Pac-Man and the Ghostly Adventures video review

We take a look at Bandai Namco Games’ Pac-Man and the Ghostly Adventures which released on console and PC and features characters from the animated TV series and a whole lot of ghosts. With the game squarely aimed at the younger audience, how well does it fare? Take a look at our Pac-Man and the Ghostly Adventures video review for the full picture.

Pac-Man and the Ghostly Adventures:

Today we’re taking a look at the rather animated adventure platforming game, Pac-Man and the Ghostly Adventures from Bandai Namco Games which released on PC, Xbox 360 and PS3. The game pits our hero Pac-Man in a 3D adventure which is a far cry from his maze like roots and tells the story of an invasion of ghosts on the Pac home land.  In a nutshell it’s a perfect excuse to run, jump and morph into all manner of forms whilst chomping pills, eating fruit and munching on those pesky ghosts.

By design, the game is broken down into several themed areas, which are unlocked via the story and collecting pills. Each area has its own style which consists of ice, city, underworld and suchlike and allows players to take on various stages in each area. There’s a hub location to wander around outside of the main worlds, and it’s here where Pac-Man can interact with various characters players and fans should be familiar with, including the original Pinky and Clyde ghosts and an assortment of other Pac-Man characters.

Each stage can be completed rather quickly but more importantly allows players to chomp on special power up pills which change Pac-Man’s form. There’s a neat variety of forms which include being able to shoot fire, ice, become a walking magnet, a wrecking ball and even an inflatable to float up to lofty heights. The game design is tailored to suit these morphs and works well for the most part, although there are some issues with the game camera being a bit fiddly which results in an unfair death or two. In this regard, some of the checkpoints are a bit unforgiving and becomes a pain having to start over from a death that wasn’t entirely the player’s fault. The game’s combat versus a wide variety of aggressive ghosts is quite cool and reminiscent of Pac-Man’s roots where he can dash to each ghost and chomp them at will. However, some ghosts require slightly different strategies and use of the said morphing skills to take down. It’s quite satisfying jumping into an area and being able to chomp all the ghosts in one fell swoop, although does feel quite easy to pull off.

For the most part, the game plays smoothly with  easy navigation despite the levels looking quite full of activity and many inanimate objects to smash or walk through to collect pills and such like. There are areas to jump over to off the beaten track so to speak to grab extra lives and health, but these can largely be ignored. What’s interesting are various boss characters which have to be taken down to progress. Whilst fairly imaginative, these are pretty easy to beat and perhaps somewhat lacking in challenge, even for younger gamers.  In fact, these are probably some of the shortest boss battles known to man!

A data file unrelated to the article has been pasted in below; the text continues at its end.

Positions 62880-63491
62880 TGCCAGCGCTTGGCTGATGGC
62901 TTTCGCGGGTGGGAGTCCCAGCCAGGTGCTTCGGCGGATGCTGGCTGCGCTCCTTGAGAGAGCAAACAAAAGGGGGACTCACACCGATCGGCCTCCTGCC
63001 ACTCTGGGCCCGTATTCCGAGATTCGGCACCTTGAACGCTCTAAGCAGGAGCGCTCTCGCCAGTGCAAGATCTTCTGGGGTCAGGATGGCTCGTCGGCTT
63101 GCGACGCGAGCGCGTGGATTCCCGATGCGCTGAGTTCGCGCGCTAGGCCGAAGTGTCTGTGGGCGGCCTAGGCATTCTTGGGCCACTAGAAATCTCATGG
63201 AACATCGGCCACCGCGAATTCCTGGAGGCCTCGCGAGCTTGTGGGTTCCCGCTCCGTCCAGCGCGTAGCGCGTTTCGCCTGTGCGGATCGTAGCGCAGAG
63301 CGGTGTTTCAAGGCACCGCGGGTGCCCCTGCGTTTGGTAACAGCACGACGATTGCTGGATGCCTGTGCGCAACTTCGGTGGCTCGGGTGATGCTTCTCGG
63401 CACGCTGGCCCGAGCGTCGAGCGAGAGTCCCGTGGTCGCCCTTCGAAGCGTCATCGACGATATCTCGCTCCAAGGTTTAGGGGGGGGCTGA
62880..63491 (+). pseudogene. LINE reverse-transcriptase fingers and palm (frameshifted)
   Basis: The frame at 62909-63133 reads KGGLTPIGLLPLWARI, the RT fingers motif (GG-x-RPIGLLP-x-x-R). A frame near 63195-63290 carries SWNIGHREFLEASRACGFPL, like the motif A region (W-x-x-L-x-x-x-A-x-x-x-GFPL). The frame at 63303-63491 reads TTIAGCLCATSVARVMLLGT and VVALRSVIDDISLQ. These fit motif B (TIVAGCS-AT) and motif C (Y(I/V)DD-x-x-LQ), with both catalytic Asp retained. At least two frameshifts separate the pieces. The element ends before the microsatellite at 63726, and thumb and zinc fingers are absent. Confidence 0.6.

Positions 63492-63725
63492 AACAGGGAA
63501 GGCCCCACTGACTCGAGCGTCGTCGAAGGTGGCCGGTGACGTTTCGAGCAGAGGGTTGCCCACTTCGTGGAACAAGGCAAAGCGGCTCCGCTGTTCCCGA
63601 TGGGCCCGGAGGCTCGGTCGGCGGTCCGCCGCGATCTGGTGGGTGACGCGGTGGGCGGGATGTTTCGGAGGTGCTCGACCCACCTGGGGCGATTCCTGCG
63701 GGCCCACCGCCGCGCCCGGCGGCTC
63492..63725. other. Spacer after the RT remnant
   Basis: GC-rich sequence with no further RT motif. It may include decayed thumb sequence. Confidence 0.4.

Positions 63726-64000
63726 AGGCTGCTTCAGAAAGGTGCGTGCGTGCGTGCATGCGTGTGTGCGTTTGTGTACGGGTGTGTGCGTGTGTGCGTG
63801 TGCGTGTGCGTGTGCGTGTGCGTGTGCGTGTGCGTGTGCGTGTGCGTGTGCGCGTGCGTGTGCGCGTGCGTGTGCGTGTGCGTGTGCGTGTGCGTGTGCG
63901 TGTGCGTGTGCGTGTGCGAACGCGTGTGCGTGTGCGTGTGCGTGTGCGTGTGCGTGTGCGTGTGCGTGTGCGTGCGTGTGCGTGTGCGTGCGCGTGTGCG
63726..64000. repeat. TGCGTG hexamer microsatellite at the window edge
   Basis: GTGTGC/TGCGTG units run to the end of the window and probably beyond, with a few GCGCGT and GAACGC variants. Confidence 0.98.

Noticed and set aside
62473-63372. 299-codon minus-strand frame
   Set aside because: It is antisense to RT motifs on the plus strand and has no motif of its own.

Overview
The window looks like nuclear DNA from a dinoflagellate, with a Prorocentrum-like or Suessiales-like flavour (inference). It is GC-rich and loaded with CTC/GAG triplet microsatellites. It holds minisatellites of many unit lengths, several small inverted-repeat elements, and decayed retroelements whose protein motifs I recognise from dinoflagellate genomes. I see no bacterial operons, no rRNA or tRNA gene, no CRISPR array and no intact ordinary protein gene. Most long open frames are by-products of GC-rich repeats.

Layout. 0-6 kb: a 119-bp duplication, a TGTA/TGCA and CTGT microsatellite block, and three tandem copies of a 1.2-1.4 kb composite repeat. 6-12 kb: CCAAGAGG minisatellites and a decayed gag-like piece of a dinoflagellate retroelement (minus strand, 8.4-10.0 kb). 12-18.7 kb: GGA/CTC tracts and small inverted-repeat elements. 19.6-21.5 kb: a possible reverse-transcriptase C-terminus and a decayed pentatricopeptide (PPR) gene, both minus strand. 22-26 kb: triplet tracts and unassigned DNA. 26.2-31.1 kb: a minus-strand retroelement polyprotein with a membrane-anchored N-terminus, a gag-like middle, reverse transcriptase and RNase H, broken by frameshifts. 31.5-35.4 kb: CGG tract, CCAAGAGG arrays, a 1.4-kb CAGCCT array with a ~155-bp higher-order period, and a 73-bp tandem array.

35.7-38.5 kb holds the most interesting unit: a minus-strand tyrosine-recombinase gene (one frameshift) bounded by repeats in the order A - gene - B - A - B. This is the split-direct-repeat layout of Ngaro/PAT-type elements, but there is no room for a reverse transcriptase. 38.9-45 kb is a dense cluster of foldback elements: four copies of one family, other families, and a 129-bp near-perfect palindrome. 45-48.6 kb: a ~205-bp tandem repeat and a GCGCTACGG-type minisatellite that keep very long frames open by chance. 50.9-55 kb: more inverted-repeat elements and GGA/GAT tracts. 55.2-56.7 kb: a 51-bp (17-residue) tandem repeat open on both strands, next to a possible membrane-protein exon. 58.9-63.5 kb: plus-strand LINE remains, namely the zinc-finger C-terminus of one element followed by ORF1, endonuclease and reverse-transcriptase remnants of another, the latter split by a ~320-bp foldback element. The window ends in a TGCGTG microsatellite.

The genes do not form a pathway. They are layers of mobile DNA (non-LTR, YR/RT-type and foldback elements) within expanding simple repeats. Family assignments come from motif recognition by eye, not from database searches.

In terms of looks, the game sports some clean fresh visuals that work well with the animated framework of the TV show. There’s little to fault here as adventure games go, although there could have been a little more variety in terms of the worlds players explore.

The audio is also pretty good with an abundance of familiar sound effects from past Pac-Man games and voice performances that are typical for the type of characters presented. There’s a fast paced electronic musical score which seems lifted from the more recent Pac-Man DX games which suits the mood perfectly.

For younger players there’s a fair number of hours worth of play on offer here, although older gamers will breeze through the game pretty fast coming up against  little challenge.  Players can jump into to four player splitscreen multiplayer across several maps should they wander outside of the story adventure, it’s here where players become the ghosts and go head to head to hunt down Pac-Man for points. It’s a neat distraction, but not something the beckons to be played over a longer period.  During the adventure, there are several old school themed mini games to unlock which add a bit more meat to the package and are based on classics such as Defender which is pretty neat.

To conclude,  Pac-Man and the Ghostly Adventures is a cool, game for Pac-Man fans, especially youngsters who are fans of the animated version rather than the old school games. There’s a distinct lack of challenge here for anyone over the age of 10 but given the target audience, sits about right without being too frustrating. In a nutshell, Pac-Man and the Ghostly Adventures is a competent game that does what it sets out to do without deviating too much from the source material. It’s inoffensive and perfectly suited for the younger gamer, although compared to some other games aimed at this age group perhaps lacking in overall content. If you’ve got youngsters then this is worth checking out, although be warned, the lack of local co-op for the story means it’s a one player at a time deal which might not sit so well with multiple kids wanting to play at once.

Score – 7.5/10 – Review by Robert Cram

Written by: Rob Cram

Rob Cram has hundreds of video game reviews, thousands of articles under his belt with years of experience in gaming and tech. He aims to remain fair and free from publisher/developer influence. With his extensive knowledge, feels his gaming opinions are valid and worth sharing. Agreement with his views are entirely optional. He might have a bias towards cyberpunk.

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